Carbon Cycle Institute

The Carbon Cycle Institute (CCI) advances the carbon cycle as the fundamental

organizing process underlying land management and on-farm conservation in

our efforts to mitigate and adapt to the global climate crisis. 

The Carbon Cycle: 
Natural & Working Lands

As much as one-third of the surplus carbon dioxide (CO2)  in the atmosphere driving climate change has resulted from land management practices, including agriculture. We can reverse this trend and help restore balance within the carbon cycle by intentionally managing land to maximize carbon capture and storage. 

Increasing photosynthetic CO2 removal from the atmosphere through enhanced management of our natural and working lands offers the largest available pathway to draw down atmospheric carbon. Climate beneficial land management practices, by definition, increase the rate of transfer of atmospheric carbon dioxide to plant material and the soil organic carbon pool.

The image above represents the flow of solar energy into the farm system through the process of photosynthesis, whereby solar radiation is transformed into biochemical energy through the actions of primary producers-plants.    Plants in turn provide a large percentage of their photosynthate (the simple and complex carbon compounds produced through photosynthesis) directly to the soil system as root exudates, and indirectly through the deposition of above and below ground plant biomass on and within the soil.  Some plant biomass is consumed by herbivores, who in turn contribute to the soil carbon pool through deposition of their metabolic waste products, and their bodies at death.  In exchange for the carbon provided by plants to the soil ecosystem, soil biota provide enzymes, nutrients and water to plants, in a profound symbiosis that supports virtually all life on Earth.  [Read More]

Engaging Agriculture

CCI provides carbon farm planning education, training, and mentoring to agricultural support agency partners, as well as producer groups and individual farmers and ranchers.

Our carbon farming framework builds on and supports existing conservation planning technical and funding assistance programs provided by USDA Natural Resources Conservation Service (USDA NRCS), local Resource Conservation Districts (RCDs), and extension services. As trusted members of their communities, these agricultural support agencies are ideally positioned to assist farmers and ranchers transition to more climate beneficial land management regimes. CCI is committed to ensuring agricultural producers have access to the technical assistance and funding support needed to make that transition. [Read More]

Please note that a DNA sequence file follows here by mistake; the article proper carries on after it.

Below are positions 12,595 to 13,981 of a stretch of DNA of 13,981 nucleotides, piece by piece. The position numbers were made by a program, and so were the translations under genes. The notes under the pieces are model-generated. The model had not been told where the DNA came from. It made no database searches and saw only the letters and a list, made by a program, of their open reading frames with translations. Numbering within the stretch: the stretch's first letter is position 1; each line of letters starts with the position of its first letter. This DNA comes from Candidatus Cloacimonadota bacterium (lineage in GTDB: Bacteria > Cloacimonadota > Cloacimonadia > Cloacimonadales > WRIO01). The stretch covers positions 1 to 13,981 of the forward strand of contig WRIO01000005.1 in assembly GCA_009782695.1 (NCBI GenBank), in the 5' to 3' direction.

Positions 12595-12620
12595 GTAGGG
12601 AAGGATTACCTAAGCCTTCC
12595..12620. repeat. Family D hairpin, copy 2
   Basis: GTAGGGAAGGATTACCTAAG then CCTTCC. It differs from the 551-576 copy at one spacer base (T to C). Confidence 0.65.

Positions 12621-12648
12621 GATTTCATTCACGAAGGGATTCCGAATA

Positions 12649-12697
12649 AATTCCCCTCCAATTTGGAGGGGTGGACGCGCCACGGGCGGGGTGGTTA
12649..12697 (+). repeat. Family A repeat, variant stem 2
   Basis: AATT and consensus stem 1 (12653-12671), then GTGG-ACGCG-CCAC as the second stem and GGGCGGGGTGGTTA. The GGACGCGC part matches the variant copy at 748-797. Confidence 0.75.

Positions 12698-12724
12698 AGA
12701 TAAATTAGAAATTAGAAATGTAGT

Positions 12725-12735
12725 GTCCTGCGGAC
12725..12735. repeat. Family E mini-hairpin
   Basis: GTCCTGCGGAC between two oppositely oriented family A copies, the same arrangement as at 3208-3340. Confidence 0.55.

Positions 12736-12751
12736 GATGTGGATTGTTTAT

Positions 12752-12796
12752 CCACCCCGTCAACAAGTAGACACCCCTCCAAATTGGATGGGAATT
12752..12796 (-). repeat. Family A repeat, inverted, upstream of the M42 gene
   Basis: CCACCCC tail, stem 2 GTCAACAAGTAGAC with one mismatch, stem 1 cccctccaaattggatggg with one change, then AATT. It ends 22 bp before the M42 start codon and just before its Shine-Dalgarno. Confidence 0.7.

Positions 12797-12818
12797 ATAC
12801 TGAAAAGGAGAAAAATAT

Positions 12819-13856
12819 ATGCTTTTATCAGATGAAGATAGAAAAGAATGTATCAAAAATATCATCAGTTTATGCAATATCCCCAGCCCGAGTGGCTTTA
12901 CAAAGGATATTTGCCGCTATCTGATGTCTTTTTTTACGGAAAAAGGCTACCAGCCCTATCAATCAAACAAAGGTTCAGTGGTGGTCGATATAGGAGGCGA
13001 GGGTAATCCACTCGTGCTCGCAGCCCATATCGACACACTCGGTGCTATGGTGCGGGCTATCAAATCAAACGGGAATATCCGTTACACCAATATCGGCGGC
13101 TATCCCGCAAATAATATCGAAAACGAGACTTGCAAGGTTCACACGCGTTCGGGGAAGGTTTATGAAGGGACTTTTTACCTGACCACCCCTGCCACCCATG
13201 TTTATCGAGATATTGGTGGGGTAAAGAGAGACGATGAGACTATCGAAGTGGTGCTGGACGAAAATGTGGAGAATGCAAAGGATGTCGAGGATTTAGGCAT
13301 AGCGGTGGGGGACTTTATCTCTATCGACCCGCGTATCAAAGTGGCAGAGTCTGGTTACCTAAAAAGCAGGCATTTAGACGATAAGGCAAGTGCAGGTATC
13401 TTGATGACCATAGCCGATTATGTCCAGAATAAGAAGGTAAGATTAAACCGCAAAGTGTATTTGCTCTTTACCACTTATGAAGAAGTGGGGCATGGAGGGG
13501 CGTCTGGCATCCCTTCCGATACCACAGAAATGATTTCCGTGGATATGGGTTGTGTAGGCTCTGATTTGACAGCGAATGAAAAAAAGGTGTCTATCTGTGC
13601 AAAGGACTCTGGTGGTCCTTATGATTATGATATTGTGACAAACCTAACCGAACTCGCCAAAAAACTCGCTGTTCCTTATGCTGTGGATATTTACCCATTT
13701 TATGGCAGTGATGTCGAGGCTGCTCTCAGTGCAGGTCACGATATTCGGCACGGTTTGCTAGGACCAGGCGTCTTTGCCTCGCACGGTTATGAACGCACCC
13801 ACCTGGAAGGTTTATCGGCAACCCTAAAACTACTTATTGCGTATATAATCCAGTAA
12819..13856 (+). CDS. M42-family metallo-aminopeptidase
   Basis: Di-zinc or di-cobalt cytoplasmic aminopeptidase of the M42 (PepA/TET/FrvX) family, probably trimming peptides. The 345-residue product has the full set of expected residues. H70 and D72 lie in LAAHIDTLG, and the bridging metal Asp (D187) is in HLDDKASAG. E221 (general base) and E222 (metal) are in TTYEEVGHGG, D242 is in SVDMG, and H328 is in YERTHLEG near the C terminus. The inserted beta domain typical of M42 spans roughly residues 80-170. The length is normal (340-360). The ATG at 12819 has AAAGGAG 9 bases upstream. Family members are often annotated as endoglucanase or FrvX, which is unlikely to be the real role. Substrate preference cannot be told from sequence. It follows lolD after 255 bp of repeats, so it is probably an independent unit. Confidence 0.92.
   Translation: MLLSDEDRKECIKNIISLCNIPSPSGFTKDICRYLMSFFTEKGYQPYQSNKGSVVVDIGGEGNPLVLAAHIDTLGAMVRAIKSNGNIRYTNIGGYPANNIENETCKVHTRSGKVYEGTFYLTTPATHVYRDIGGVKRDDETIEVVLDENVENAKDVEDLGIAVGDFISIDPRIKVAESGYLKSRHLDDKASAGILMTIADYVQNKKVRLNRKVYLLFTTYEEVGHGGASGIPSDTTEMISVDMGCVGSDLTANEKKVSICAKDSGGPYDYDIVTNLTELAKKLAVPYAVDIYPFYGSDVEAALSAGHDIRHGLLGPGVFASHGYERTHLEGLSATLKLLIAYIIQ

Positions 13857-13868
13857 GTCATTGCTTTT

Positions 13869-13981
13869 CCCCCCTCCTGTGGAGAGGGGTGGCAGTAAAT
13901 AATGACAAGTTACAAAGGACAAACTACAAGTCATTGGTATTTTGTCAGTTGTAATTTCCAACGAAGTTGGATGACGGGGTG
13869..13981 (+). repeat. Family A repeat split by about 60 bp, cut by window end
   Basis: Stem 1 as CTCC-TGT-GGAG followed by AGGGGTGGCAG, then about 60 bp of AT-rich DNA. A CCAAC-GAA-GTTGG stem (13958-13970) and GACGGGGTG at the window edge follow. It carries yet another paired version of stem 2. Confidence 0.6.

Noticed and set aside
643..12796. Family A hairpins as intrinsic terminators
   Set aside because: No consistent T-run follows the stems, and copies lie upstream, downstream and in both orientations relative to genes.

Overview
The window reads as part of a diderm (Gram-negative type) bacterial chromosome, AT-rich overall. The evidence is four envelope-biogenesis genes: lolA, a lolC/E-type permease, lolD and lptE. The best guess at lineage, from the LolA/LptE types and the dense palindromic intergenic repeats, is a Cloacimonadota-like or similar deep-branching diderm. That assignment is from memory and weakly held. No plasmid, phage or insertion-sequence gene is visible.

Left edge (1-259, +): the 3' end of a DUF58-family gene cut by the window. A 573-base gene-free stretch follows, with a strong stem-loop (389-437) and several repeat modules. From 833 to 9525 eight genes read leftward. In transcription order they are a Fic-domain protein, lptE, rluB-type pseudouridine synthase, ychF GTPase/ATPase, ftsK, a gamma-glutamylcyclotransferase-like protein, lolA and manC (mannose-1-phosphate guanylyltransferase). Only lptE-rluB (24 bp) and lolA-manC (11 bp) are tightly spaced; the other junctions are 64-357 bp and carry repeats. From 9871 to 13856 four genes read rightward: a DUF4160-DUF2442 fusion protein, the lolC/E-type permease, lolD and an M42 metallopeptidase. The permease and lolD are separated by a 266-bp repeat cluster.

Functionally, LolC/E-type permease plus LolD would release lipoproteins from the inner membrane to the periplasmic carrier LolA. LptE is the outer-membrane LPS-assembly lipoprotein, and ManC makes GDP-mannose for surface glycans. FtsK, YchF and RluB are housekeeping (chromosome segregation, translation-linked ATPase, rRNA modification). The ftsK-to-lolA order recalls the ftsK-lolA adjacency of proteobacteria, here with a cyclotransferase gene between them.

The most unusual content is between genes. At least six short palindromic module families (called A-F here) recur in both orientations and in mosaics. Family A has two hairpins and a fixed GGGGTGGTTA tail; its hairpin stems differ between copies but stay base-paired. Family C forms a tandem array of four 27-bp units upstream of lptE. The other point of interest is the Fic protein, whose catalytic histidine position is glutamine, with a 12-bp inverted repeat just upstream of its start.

News in Our World

To counter the worsening drought, California needs healthy soils

The World and What We Eat

Cabernet With a Side of Carbon

Napa’s wineries are embracing carbon farming—is it greenwash or a climate solution?

June 18, 2020


Completed Carbon Farm Plans

Acres Impacted

Metric Tons of CO2e Sequestered in 20 years when plans are fully implemented

Engaging Agriculture as a Climate Change Solution

Soil biota respire CO2, to the soil environment and to the atmosphere, some of which is in turn taken up directly by adjacent vegetation.  Plants in turn release oxygen, which supports all aerobic life on earth, including that of the soil. Unlike geoengineering approaches, with unknown and potentially negative side effects, enhancing terrestrial carbon sequestration increases food security, enhances ecosystem resilience, and has myriad additional positive benefits for global ecology, including human society.

Our approach begins with the development of a site-specific Carbon Farm Plan, working with a farmer or rancher to assess all the opportunities on the land to increase carbon sequestration in vegetation and soils and reduce management-related greenhouse gas (GHG) emissions. A set of online tools (COMET) developed by researchers at Colorado State University and USDA NRCS allows for the quantification of practice-based GHG reduction benefits (both emission reductions and carbon sequestration increases). When we implement carbon farming, we also address many ecosystem impacts related to agriculture, including groundwater and surface water degradation and biodiversity losses. 

 In California, CCI and its partners have been successfully training carbon farming practitioners for nearly a decade. Our carbon farming framework is now widely recognized by local, state, and federal natural resource agencies, and is providing a foundation for value-added direct marketing, sustainable supply-chain creation, and other corporate sustainability initiatives. Most importantly, carbon farming makes sense to farmers and ranchers, and has been an powerful vehicle for increasing climate and carbon cycle literacy in the agricultural community.